If “forever chemicals” are non-reactive, how are they toxic?

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If “forever chemicals” are non-reactive, how are they toxic?

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2 Answers

Anonymous 0 Comments

It’s not that they aren’t reactive per se. It’s that they don’t break down (or do so extremely slowly) under ordinary natural conditions.

As an example, CFCs and the like are terrible for the atmosphere because they act as *catalysts* for reactions that break down ozone. Catalysts are chemicals that speed up or help along a reaction, but which don’t get *consumed* by that reaction.

PFAS and PFOA are dangerous because they suppress immune response (amongst other things) without being broken down by our bodies’ metabolisms. Many compounds can have biochemical effects without needing to be *consumed* by our cells. For example, most neurotransmitters are recycled by our cells, so we don’t have to spend as much energy and material making brand new ones.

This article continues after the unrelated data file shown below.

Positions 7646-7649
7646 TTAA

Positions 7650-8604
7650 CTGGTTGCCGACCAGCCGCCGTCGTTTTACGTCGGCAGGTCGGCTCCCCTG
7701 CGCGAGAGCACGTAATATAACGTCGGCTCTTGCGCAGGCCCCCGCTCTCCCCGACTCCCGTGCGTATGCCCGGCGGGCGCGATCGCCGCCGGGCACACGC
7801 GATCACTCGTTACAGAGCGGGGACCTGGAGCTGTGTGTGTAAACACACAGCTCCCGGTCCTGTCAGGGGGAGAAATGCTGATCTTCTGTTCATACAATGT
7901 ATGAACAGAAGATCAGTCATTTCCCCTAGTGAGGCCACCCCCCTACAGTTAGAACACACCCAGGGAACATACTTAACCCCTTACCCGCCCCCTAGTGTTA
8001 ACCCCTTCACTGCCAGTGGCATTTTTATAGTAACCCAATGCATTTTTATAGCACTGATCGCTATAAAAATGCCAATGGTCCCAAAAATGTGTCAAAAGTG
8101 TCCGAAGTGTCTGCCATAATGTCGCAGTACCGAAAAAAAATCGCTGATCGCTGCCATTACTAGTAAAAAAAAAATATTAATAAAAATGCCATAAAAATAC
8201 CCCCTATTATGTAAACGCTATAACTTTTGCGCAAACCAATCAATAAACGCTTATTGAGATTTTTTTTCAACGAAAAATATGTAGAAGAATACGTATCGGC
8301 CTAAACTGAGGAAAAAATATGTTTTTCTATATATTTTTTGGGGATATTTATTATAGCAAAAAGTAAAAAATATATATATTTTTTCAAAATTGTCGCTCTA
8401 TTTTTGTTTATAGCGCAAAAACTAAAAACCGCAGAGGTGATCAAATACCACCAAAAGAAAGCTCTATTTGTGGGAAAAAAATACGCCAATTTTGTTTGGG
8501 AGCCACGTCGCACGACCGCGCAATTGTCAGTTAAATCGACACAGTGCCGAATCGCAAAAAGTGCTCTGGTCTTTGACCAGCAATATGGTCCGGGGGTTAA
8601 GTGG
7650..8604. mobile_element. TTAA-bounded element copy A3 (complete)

Anonymous 0 Comments

We don’t know for sure the exact way they cause harm, but the leadibg theory is that they take the place of similar molecules like fatty acids, therefore reducing the available chemicals that you need. Alternatively, they hust end up 8n places they dont need to be and get in the way.

Minute Earth made a good video on the topic I recommend watching that explains what they are and how they work in more detail.